Happy Mobro Day

On November 15, many of us will promote buying recycled by celebrating the fourth annual America Recycles Day.

Yet as worthy as this objective may be, why can't recycling have a more festive party on a better day than the halfway point in November? With all due respect to America Recycles Day's organizers, most of the country has lousy weather in mid-November and nothing significant related to recycling happened on November 15.

I have a better idea. Why not celebrate America Recycles Day on March 22? That was the day in 1987 when a tugboat named the Break of Dawn left New York harbor pulling a barge full of Long Island's finest garbage. Intended to be a simple shipment of trash to an Alabama landfill, the garbage barge became the Flying Dutchman of trash as it was barred from port after port.

“Intended to be a simple shipment of trash to an Alabama landfill, the garbage barge [Mobro] became the Flying Dutchman of trash as it was barred from port after port.”

Good timing played a major role in the barge's rise to stardom. Mobro 4000 (the barge's official name) was launched during a slow news period and had little serious competition for the media's attention. As our economy was surging along in the heady prosperity of the late 1980s, yuppie greed was paving the way for a backlash. Garbage, which simply is the effluence of our affluence, was a perfect target.

Before the barge returned home, Greenpeace boarded it to raise a pro-recycling banner; Phil Donohue taped a television show on the Mobro; and Duffy St. Pierre, the tugboat's captain, had his 15 minutes of fame.

With trash the focus of media and political attention, the EPA rediscovered solid waste and created a Task Force, which proceeded to write an Agenda for Action and set a national recycling goal of 25 percent.

What else happened? Curbside recycling, which had been quietly expanding throughout the 1980s, got a massive transfusion of public interest; politicians jumped on the recycling bandwagon as more than 40 states passed recycling legislation; and the fears of a landfill crisis lead to a rapid expansion in disposal capacity.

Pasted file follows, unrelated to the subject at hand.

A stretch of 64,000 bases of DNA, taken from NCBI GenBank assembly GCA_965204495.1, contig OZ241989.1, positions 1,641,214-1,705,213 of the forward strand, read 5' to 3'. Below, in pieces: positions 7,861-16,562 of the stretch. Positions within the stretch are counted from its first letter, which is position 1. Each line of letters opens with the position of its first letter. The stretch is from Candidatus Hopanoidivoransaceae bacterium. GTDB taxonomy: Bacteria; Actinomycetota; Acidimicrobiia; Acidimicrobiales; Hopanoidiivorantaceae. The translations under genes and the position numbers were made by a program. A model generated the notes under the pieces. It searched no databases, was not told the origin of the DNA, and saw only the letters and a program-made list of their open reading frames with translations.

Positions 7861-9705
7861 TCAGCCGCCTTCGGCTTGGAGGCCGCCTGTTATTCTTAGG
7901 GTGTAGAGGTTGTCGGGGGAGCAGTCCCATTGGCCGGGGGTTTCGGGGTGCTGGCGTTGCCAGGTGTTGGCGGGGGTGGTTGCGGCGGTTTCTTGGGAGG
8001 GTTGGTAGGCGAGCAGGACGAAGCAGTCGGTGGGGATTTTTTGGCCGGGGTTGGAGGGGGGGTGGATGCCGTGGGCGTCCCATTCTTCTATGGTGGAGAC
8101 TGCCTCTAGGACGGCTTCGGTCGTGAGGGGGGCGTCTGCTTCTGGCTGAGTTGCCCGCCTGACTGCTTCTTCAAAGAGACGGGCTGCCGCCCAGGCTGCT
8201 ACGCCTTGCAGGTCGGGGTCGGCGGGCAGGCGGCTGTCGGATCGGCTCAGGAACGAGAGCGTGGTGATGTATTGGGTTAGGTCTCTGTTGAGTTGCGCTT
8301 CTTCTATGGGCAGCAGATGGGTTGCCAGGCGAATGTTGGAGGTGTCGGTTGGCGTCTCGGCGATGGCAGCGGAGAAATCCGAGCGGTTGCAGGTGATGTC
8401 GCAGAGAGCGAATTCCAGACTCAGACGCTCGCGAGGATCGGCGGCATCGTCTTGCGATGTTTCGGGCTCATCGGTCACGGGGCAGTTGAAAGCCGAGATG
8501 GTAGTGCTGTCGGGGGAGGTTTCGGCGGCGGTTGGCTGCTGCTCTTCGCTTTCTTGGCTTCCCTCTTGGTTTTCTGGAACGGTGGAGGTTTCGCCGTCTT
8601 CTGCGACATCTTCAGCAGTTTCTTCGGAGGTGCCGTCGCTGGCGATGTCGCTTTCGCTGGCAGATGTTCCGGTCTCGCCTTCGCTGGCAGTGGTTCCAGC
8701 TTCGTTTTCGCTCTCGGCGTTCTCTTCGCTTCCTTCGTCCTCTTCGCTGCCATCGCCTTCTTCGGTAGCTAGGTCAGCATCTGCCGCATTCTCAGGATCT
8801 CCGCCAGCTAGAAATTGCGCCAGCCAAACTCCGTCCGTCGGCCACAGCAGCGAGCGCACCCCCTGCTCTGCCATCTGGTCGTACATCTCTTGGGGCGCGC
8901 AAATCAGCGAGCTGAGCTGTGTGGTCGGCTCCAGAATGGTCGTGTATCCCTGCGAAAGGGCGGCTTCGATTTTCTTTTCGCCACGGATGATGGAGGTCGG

Ironically, because of the massive increase in recycling we experienced in the 1990s, a glut of disposal capacity still exists in some regions of this country. And, the American recycling rate passed 25 percent and may exceed 30 percent in the year 2000. All of this because of the little barge that couldn't.

Why not rekindle interest in the Mobro? Why don't we declare March 22 as America Recycles Day and National Mobro Day? We could celebrate by dressing in clothes made from old PET bottles, give each other used gifts and sing Three R's songs. Instead of a Mobro tree, we could build a compost pile in the living room. We could even have a slogan — “It's Mobro Day, do you know where your garbage is?” And at the end of our festivities, we can celebrate with a beer, in a refillable bottle, of course.

After all, if it weren't for the Mobro, would we even have an America Recycles Day?

Opinions in this column do not necessarily reflect the National Solid Wastes Management Association or the Environmental Industry Associations. E-mail the author at: cmiller@envasns.org

The columnist is director, state programs for the Environmental Industry Associations, Washington, D.C.